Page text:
Feb. 3, 2014 Our Life

The Respectable Leaders | Are you trustworthy?

A while back, a good friend of mine shared this fantastic website and devotional called Wisdom Hunters. I opted to subscribe to Boyd Bailey's blog posts via email because I didn't want them to get lost amongst all the other blogs I read.  
This year I am trying to stretch myself spiritually by reading more books, taking a Doctrine course at our church (that starts tomorrow and I still have more reading to do) journaling / blogging and spending more time in prayer. I love Boyd's thoughts on Relationships, Faith, Hope, Leadership and Wise Living and there are so many great posts on his blog, you should really check it out. His post on February 1st was titled Respectable Leaders.  
“Now the overseer must be above reproach, the husband of but one wife, temperate, self-controlled, respectable, hospitable, able to teach, not given to drunkenness, not violent but gentle, not quarrelsome, not a lover of money” (1 Timothy 3:2–3) 
"Respectability invites respect. You may say, “I cannot get any respect.” If so, on what do you base your expectations? Is it your charm, charisma, or ability to converse well? None of these mean you are respectable; in fact, they can repel respect and garner disrespect. Your skills and gifts require character to garner the admiration of others.  
Respect is earned, not demanded. It is sustained by influence, not position. Presidents, preachers, and parents are given respect by their position, but if they consistently underperform or lack integrity, respect is lost. It is not a right of the irresponsible but a privilege of the dependable. Respectable leaders get right results in the right way.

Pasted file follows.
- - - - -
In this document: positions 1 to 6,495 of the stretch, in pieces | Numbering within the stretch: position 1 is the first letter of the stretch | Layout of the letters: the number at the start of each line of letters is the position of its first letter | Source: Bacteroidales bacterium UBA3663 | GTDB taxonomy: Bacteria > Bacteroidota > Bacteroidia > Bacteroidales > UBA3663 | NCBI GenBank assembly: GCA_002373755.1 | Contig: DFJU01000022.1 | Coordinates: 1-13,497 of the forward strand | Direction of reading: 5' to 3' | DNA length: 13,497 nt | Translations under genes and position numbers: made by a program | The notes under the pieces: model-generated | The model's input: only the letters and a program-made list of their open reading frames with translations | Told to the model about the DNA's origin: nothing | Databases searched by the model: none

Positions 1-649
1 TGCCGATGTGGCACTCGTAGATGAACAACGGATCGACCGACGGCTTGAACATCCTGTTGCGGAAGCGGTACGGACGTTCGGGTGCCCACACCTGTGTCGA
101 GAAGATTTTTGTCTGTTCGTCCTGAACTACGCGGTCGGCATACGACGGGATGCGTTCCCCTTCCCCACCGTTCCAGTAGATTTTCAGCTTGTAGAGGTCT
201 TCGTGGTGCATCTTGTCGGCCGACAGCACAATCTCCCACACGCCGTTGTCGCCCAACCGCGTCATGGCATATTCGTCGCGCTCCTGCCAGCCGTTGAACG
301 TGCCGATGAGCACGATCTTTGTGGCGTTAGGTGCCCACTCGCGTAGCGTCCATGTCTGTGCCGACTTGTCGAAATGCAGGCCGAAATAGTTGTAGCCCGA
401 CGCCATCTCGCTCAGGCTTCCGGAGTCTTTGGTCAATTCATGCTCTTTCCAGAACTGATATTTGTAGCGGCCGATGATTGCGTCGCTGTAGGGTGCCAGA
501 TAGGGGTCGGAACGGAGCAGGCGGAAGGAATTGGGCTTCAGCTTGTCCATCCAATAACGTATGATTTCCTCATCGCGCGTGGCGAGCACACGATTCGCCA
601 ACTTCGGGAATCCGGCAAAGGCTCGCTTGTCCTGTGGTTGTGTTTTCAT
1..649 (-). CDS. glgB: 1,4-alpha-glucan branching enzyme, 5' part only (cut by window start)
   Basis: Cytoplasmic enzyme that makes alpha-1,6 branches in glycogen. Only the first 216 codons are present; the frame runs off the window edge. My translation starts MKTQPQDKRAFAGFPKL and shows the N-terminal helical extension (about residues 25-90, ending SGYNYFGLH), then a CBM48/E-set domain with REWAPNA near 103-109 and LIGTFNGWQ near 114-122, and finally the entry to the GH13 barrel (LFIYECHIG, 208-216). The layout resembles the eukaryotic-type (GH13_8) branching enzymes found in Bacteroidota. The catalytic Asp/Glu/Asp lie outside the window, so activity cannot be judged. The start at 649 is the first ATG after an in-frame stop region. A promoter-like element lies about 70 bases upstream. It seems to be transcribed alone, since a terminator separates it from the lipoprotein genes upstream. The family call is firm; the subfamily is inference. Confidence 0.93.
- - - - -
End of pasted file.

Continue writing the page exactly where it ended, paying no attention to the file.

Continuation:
Respectable leaders also rise to the occasion and do the right things. They persevere and provide stability instead of panicking and creating chaos. They take responsibility by espousing the values of the organization, not by gossiping and blaming others. There is a depth of character that runs deep within their souls, not to be stolen by sin. 
Lastly, respectable leaders are well thought of when their track record is one of trustworthiness, honesty, and follow through. However, the goal is not for people to like you. They may not like you when you lovingly hold them accountable, but they will respect you. They may not like your discipline, but they will respect your consistency. They may not embrace your beliefs, but if expressed in humility they will respect you. Perhaps you ask, “Am I respectable?” If so, you can expect respect. " 
Prayer: What area of my character needs growth and transformation so as to solicit respect? 
The Bible says, “A sensible person wins admiration, but a warped mind is despised” (Proverbs 12:8 nlt).
*Now, you are probably wondering why I shared a post on Leadership when this is a photography blog. Well, after reading this post a dozen times, I felt that it also applied to our relationships with family, friends and clients. I love the final paragraph in his post when he talks about having a good track record of trustworthiness, honesty, and follow through. Are you trustworthy, honest and respectable?  
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Here's a little peek into a teen portrait session I did a few weeks ago for our friend Brianna! More coming soon.  
Have a great day!
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